How has the copywriting industry changed over the years with the introduction of the internet?
Without the internet, I wouldn’t have a business. Back in the day you probably needed to be attached to a marketing or advertising agency who outsourced their work to copywriting services since small businesses wouldn’t know how to find you. With the internet nowadays, you can market your business more cost effectively and help clients find you a lot easier.
Is copywriting for everyone?
For every proposal I sent out and every client I worked with, I learnt something new every time. Some were very good lessons and some were hard ones that were needed to be learnt. I have mentored a few young copywriters in how to deal with clients in the right way and have told them that you can be the best copywriter in the world, but it is a very subjective field and you will always get clients who don’t like your work.
I love working with small businesses since they are very emotionally invested in their work. They may be excellent at what they are doing but most of the time their communication needs a lot of work and that is where our copywriting perspective can educate them on the matter. And they tend to be really appreciative.
For many people, their mentality is that that you can quit your job and make millions overnight and then end up on some Tahiti island sipping cocktails, but this happens only with a very, very small number of people.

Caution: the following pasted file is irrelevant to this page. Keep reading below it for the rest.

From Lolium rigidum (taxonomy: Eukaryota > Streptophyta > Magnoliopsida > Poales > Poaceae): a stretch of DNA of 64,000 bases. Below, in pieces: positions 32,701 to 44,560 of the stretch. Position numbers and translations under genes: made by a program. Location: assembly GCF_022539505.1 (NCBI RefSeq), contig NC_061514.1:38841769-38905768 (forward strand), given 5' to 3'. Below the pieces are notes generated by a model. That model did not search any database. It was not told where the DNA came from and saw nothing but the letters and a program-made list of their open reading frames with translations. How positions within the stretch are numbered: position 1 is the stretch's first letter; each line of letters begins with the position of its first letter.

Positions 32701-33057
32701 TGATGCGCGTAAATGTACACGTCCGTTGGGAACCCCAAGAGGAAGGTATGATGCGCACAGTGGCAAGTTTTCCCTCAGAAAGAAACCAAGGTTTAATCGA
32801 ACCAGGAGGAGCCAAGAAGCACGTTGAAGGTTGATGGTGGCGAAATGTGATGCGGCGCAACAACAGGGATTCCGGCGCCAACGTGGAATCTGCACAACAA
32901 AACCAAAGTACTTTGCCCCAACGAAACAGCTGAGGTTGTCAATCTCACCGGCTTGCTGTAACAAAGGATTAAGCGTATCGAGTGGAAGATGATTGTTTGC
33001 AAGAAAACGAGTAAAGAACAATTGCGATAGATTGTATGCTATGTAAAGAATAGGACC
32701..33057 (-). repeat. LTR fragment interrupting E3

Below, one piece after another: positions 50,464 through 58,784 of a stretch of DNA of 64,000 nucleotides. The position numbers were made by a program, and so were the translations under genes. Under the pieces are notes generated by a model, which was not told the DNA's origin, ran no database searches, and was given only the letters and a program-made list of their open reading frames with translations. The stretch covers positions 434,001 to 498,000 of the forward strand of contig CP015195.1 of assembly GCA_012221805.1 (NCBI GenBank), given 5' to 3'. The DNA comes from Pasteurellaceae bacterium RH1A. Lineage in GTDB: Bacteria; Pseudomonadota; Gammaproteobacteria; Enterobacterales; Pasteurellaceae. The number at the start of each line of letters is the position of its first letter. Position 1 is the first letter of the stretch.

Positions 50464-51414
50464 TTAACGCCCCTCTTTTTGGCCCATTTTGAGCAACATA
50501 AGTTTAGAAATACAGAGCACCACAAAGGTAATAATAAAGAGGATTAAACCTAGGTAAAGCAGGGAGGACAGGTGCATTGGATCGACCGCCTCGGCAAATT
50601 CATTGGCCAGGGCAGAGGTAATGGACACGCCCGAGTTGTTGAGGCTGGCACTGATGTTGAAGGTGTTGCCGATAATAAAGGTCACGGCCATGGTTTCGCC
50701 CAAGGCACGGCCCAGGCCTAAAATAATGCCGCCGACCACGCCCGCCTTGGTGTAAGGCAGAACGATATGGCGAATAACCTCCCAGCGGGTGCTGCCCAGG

Have you had any mentors throughout your journey?
When I was working, I was lucky enough to have a few excellent bosses who inspired and informally helped me a lot. In the copywriting industry having a good mentor will add good value to your career. These days, I connect with fellow copywriters online and in person, some very senior. And I join business groups where we exchange knowledge to help one another.
What’s it like working with startups?
I enjoy with startups because their passion rubs off on you. New entrepreneurs are so enthusiastic but sometimes I have to be the person who rains on their parade which is not fun. Sadly, a lot of startups fail because they haven’t put enough time and money into the basics. It’s not as simple as “if you build it they will come”. Many people don’t even know what google analytics is even though they are running an e-commerce business.
Do you have any advice to young entrepreneurs?
The entrepreneurial spirit is wonderful, and I didn’t’ really have it when I was young. I was more adventurous and into travelling the world than business (and this was before the internet, so remote work was not an option!)but it is never too late to start. The most important thing for people to understand is the business rules. Even for a more mature and experienced person like myself, you still have to go through similar processes, prototyping, getting to market, HR, management and things of the kind.
Don’t buy into the dream of thinking you can achieve the 4-hour work week quickly. It takes a lot of hard work before even think about reaching that point. Don’t try to do it all yourself, I am not good at book-keeping so I outsourced this to a bookkeeper. The money I paid was worth it because it saved me so much more time to be able to serve more clients.